Cypress Creek Wildlife Management Area

Managed in cooperation with
Suwannee River Water Management District

 

photo of cypress tree and Suwannee River
Upper Suwannee River
Watershed Initiative

Cypress Creek WMA is located in northeast Hamilton County, north of White Springs. This property consists of floodplain forests and planted pines along more than 10 miles of the upper Suwannee River. Hunting, fishing, wildlife viewing, hiking, and boating are among the recreational activities available in this quiet area. Caution should be used when operating boats and motors in the Upper Suwannee especially during low water periods.  Wildlife that may be observed on the area include white-tailed deer, beaver, turkeys, owls, red-shouldered hawks, and swallow-tailed kites. Anglers will enjoy abundant populations of largemouth bass, sunfish, catfish, and bullhead in the river. A boat ramp is located at Turner Bridge Park.  You can view a map of the Upper Suwannee basin on the Suwannee River Water Management District's website.

Rules Regarding Dogs

  • For purposes other than hunting, dogs are allowed, but must be kept under physical restraint at all times. Dogs are prohibited in areas posted as "Closed to Public Access" by FWC administrative action. No person shall allow any dog to pursue or molest any wildlife during any period in which the taking of wildlife by the use of dogs is prohibited.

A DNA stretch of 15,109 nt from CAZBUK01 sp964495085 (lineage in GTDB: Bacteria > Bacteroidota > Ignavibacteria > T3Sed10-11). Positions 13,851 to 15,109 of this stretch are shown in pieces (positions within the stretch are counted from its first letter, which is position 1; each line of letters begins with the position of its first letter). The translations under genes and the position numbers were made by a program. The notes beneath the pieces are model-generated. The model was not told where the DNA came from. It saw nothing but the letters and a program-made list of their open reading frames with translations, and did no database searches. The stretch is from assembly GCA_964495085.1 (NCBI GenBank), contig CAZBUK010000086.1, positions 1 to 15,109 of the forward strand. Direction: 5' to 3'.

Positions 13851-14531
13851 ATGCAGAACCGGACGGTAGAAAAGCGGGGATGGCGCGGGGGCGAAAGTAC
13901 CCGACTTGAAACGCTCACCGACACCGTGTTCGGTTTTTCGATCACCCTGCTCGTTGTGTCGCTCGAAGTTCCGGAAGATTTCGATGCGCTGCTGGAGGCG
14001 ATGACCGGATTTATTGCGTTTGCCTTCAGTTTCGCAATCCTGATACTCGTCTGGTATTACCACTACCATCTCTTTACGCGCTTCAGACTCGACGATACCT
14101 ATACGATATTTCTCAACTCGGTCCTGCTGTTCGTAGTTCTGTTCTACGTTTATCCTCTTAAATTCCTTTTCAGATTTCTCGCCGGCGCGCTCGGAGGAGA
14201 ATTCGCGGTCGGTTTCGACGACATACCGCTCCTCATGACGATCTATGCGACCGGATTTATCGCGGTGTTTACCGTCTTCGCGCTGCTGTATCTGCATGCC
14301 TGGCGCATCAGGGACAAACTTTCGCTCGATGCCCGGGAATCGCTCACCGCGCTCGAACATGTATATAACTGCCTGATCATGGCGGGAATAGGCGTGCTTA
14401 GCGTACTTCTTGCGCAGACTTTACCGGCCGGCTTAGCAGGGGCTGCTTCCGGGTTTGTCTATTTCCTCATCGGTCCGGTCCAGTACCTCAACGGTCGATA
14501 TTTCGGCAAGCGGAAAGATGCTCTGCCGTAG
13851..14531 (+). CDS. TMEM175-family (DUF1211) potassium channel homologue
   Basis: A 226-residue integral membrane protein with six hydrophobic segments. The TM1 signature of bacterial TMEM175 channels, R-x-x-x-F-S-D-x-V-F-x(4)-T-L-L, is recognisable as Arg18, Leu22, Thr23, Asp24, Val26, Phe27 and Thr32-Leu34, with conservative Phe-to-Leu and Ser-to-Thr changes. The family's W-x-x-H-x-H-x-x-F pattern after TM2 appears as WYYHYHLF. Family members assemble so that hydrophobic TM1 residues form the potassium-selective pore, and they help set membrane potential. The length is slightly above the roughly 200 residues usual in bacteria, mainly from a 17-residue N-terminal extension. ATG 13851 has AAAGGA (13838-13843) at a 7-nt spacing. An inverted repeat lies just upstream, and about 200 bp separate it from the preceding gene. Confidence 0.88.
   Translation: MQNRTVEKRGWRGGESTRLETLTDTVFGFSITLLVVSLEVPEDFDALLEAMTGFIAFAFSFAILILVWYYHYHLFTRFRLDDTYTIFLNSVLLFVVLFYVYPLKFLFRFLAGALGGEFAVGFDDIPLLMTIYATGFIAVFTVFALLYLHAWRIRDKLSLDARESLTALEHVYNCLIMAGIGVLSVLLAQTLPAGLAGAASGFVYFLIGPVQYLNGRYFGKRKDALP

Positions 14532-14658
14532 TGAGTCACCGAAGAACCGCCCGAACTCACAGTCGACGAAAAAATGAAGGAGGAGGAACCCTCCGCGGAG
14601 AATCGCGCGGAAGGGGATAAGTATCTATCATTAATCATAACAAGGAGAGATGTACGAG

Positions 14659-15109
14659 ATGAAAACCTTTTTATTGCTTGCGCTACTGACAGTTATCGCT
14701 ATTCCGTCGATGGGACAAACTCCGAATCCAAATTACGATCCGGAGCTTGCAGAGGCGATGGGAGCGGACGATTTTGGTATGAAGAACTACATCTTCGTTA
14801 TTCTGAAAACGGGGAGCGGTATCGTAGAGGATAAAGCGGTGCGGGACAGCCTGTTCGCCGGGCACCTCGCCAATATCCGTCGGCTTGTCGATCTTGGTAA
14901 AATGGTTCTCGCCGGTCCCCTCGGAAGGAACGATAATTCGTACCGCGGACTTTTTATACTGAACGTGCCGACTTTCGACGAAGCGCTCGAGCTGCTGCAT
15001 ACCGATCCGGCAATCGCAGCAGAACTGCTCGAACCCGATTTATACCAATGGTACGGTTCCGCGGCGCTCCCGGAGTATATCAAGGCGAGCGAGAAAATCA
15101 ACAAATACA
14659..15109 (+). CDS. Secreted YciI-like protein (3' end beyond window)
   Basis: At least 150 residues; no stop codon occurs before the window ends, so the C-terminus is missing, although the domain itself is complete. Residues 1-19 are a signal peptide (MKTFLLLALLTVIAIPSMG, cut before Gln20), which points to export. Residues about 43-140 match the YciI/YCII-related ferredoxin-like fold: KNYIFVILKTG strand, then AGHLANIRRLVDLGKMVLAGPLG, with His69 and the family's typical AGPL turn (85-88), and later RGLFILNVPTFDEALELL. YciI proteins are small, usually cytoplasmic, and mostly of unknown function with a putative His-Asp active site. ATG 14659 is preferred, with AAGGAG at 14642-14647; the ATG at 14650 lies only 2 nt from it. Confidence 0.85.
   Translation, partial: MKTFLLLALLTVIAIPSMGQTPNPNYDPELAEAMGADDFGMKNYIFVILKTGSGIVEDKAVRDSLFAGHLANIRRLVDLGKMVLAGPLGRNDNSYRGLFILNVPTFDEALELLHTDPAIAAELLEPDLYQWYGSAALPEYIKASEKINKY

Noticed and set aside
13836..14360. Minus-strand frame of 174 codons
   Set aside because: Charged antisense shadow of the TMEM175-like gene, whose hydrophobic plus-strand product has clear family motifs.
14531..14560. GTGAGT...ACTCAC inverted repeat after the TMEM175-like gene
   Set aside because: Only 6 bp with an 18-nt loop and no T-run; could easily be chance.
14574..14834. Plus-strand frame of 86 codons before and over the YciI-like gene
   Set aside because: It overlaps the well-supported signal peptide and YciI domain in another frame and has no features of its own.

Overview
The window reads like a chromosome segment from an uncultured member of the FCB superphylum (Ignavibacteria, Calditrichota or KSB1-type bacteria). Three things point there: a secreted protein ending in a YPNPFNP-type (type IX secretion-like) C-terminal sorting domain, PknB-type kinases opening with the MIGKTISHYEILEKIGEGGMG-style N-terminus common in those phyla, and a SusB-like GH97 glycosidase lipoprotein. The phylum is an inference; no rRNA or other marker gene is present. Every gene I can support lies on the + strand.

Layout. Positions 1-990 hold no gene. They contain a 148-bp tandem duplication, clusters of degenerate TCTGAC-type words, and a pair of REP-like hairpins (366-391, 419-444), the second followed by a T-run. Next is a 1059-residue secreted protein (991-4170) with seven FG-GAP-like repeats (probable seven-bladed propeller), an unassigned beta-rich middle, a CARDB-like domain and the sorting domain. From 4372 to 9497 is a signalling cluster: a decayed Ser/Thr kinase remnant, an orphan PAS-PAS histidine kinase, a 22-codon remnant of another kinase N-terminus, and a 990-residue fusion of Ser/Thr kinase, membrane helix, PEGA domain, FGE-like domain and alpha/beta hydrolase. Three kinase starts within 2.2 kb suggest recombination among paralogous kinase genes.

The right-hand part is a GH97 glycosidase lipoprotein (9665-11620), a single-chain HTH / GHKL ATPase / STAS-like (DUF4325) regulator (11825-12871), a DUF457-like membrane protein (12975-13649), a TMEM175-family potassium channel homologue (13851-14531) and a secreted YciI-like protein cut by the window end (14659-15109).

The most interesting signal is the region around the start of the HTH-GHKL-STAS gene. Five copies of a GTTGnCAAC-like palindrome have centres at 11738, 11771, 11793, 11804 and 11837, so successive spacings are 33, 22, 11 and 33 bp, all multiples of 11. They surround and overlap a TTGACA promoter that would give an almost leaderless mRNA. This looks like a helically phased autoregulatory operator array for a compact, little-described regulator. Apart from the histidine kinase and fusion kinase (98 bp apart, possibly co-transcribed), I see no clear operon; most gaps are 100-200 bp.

• Hunting dogs (if allowed) may be taken onto the WMA after 8 a.m. the day before the opening of a season and shall be removed by 6 p.m. one day after the end of the season. Hunting deer with dogs is prohibited. Hunting with dogs, other than dogs with a shoulder height of 15 inches or less, is prohibited. Dogs are prohibited in areas posted as "Closed to Public Access" by FWC administrative action. No person shall allow any dog to pursue or molest any wildlife during any period in which the taking of wildlife by the use of dogs is prohibited. Dogs on leashes may be used for trailing wounded game.



FWC Facts:
Black bears originated in North America, and have been here at least 1.5 million years.

Learn More at AskFWC